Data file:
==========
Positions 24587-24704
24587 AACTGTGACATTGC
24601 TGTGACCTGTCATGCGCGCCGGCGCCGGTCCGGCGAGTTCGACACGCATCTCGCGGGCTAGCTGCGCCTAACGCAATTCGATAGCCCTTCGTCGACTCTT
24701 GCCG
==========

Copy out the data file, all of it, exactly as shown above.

Positions 24587-24704
24587 AACTGTGACATTGC
24601 TGTGACCTGTCATGCGCGCCGGCGCCGGTCCGGCGAGTTCGACACGCATCTCGCGGGCTAGCTGCGCCTAACGCAATTCGATAGCCCTTCGTCGACTCTT
24701 GCCG